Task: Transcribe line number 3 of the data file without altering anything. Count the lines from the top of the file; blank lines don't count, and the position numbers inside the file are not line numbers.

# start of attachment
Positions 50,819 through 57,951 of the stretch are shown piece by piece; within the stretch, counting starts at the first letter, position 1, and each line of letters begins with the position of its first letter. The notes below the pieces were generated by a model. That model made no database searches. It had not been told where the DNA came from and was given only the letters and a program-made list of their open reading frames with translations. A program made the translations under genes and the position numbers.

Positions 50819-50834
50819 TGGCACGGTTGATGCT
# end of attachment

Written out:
50819 TGGCACGGTTGATGCT